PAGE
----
Tunis: Former Tunisian President Munsif Marzouqi talked with Bloomberg News reporter Jihen Laghmari in Tunis on September 30 about the North African country’s democratic transition.
Q: Tunisia is referred to as the Arab Spring success story, and yet we still see young people who are thinking about suicide as an act of protest. To an outsider this paradox is not easy to understand.
Marzouqi: Tunisia is a success story compared with the worst in the Arab Spring countries, but not compared to the best, which is what we wanted. The goals of the revolution were real democracy and fair development. The first part was partly achieved — we have had elections, probably not ones that were 100 per cent fair but it is a step forward toward democracy. But the second part hasn’t been. We’re afraid that the democratic success is threatened by the absence of this development, and that its absence may bring us back to the disorder and to square one. Lack of development pushes young people to despair and suicide because of the absence of a clear horizon.
Q: Is it a question of patience? Would a historian take the long view and say the transition is going well because transitions don’t happen overnight?
Marzouqi: Maybe it’s a matter of patience, transitional periods require a lot of time. Tunisia is looking for political stability because that will bring investment and create development. But the nature of ‘the political broth’ that has taken place in Tunisia doesn’t encourage investors, locals or foreigners. The message that investors take away is that the political situation is unstable: a ruling party explodes day after day, and the outlook is “foggy” because of the age of the president and because of the fragility of the consensus. It’s seen abroad as a consensus between all parties of the community but in truth it’s a consensus between only one part, with the other part, who carried out the revolution, completely excluded.
Q: What do you think of the current government line-up, and the measures they are proposing to fix the economy?
Marzouqi: I won’t be able to judge the results of the current government for a year at least ... but I have a great doubt that this government is able to survive a year. Its composition is very fragile, it isn’t homogeneous and is far from the concept of a national unity government. This government wants to review laws and give more powers to the president. We have not seen a clear economic programme and it will not have the political ability to face the crises that will unfold. I expect it will be a government that carries out instructions from the president of the republic.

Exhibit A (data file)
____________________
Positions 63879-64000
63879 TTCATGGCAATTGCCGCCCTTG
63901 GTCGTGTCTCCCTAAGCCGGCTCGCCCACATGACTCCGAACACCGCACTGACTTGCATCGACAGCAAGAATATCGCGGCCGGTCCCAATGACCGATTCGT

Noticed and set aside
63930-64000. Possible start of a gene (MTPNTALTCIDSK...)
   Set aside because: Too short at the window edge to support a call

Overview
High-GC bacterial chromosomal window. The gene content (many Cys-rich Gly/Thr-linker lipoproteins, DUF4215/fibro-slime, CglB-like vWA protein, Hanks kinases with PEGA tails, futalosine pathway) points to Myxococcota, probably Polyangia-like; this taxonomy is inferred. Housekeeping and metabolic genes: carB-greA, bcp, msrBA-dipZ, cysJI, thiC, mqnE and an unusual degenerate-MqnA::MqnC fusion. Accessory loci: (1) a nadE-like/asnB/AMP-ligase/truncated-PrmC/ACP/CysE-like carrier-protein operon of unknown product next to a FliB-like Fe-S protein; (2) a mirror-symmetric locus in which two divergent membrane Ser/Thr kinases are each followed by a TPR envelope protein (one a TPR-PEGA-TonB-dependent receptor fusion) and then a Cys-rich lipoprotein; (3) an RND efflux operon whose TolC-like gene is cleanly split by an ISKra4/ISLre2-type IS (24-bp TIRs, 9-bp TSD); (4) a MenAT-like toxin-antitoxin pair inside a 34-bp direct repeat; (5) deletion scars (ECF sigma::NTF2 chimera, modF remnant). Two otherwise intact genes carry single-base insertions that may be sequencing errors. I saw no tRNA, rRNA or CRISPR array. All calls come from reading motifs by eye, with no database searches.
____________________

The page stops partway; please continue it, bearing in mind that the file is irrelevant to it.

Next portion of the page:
There are three major problems in Tunisia — corruption, corruption, and corruption. We beg for funds from abroad, yet if we tried to solve the tax and collection problems, smuggling and the parallel economy, we would be facing the challenges with our own capabilities. Instead we leave all this bleeding and spend our time abroad begging for money that we may not be able to pay back.
Q: How do you see your role now?
Marzouqi: My role in opposition is preparing alternatives and to go to elections in 2019. We want to convince young people there’s still hope and that another election will rectify what happened in the previous elections because we’re in a democratic system that allows for a peaceful handover of power. This government, which came to power on false promises, will leave and power will return to the part of society that started the revolution for democracy and development. Young people aren’t convinced that upcoming elections carry hope and may bring the train back to the rails. But we’re trying to convince them to organise their anger in the framework of the system of democracy.